Toronto - Dr. David Suzuki, World Record Walk, Youth Conference: all highlights of international walking conference in Toronto

More than 350 delegates from around the world will be in Toronto from October 1-4 to participate in Walk21 Toronto 2007, a major international conference that addresses issues relating to walking and pedestrian environments, and liveable communities. The event is co-hosted by Green Communities Canada - a national umbrella organization that is actively involved in health and environment issues.

The conference’s theme is “putting pedestrians first” and will focus on the importance of walking in urban, suburban and rural communities. It will also provide an opportunity to discuss various walking issues in an international forum. Delegates include leaders of government, academia, private sector, and community and non-government organizations. Conference sessions are located at The Design Exchange, 234 Bay St. and at Metro Hall, 55 John St.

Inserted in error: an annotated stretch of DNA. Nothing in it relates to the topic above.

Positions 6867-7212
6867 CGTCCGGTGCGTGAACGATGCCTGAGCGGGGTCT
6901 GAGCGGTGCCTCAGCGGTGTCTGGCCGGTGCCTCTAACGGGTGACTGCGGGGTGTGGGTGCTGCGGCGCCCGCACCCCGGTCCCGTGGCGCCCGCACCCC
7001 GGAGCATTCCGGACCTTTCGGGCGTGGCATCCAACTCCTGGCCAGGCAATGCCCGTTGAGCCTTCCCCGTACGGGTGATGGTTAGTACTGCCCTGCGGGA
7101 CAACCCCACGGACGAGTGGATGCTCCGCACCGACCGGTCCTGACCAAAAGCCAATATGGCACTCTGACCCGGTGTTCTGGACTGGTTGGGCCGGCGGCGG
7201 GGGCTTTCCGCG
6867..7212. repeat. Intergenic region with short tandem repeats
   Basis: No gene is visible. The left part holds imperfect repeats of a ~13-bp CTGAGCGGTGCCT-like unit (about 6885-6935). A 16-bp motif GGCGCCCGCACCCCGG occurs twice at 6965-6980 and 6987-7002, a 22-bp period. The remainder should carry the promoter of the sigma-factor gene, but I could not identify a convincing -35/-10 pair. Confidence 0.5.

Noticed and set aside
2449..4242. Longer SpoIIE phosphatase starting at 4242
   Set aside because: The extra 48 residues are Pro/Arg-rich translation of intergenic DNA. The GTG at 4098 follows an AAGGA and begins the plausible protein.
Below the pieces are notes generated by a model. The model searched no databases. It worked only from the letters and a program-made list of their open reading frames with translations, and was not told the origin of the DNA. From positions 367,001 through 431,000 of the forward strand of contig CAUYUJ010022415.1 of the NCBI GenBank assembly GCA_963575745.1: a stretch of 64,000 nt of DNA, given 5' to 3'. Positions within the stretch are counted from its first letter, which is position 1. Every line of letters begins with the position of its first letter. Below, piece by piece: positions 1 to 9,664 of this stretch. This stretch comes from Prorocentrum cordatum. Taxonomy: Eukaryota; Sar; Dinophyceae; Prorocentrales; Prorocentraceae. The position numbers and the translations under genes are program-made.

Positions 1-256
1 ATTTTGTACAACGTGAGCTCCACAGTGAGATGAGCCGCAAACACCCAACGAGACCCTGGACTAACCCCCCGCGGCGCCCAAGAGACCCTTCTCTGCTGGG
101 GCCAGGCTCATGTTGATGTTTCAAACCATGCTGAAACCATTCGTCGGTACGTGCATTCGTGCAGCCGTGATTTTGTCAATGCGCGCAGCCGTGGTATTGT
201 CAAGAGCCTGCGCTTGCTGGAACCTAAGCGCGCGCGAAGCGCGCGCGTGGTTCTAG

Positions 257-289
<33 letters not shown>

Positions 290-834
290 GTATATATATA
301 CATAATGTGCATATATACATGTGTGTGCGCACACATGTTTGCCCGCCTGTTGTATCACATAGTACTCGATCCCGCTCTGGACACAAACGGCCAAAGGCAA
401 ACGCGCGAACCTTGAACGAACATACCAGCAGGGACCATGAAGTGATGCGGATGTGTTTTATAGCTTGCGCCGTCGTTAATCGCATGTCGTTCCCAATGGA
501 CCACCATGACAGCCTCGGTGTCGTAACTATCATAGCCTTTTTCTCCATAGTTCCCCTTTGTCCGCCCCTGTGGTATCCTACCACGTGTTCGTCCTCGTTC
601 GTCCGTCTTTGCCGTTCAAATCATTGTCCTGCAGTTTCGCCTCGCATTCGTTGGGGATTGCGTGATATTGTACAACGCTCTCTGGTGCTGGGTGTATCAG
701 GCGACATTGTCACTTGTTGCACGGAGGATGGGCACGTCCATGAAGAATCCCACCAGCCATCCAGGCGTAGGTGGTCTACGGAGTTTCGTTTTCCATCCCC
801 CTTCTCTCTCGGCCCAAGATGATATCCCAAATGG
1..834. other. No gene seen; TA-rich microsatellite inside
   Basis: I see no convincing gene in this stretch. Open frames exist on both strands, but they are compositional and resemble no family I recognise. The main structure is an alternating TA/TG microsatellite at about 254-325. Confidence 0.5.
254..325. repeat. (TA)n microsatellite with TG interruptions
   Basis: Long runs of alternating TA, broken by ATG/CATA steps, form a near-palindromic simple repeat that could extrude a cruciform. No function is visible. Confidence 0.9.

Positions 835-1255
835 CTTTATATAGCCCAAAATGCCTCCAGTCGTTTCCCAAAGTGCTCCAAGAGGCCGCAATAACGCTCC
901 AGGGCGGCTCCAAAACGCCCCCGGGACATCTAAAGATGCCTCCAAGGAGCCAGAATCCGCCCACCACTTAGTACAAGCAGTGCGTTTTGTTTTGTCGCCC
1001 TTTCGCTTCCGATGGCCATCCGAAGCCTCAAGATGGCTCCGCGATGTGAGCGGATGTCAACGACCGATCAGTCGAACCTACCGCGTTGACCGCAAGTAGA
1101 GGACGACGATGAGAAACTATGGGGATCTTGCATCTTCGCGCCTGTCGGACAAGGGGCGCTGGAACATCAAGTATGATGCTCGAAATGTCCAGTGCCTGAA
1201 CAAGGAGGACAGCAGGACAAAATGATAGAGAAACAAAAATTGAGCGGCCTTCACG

Event highlights:

  • Dr. David Suzuki will provide the keynote address at the opening session on October 2 at 9:30 a.m. at the Design Exchange. His topic will be “Human Beings: The Real Bigfoot.”
  • The World Record Walk will take place on October 3 at 12:30 p.m. Participants from across Canada will try to break the existing Guinness World Record for the largest number of people walking one kilometre simultaneously. The current record was set in September 2006 by Western Australia with 100,000 participants.
  • A youth forum will be held that will bring together 200 Canadian and international youth delegates aged 13 to 19 to share strategies and generate a stronger youth network to advocate for increased sustainable and active transportation locally, nationally and internationally.
  • Signing of International Pedestrian Charter.

“Toronto is pleased and privileged to be involved in this world renowned conference,” said Mayor David Miller. “Toronto is a vibrant, walkable city and we look forward to this opportunity to showcase the city and our neighbourhoods to the delegates who attend this event.”

Conference attendees will have a unique opportunity to explore and analyze Toronto from a pedestrian’s perspective. The conference will also highlight many of the best practices in use in other areas of the world and identify the need for future research.

For more information about the event, visit the website at http://www.toronto.ca/walk21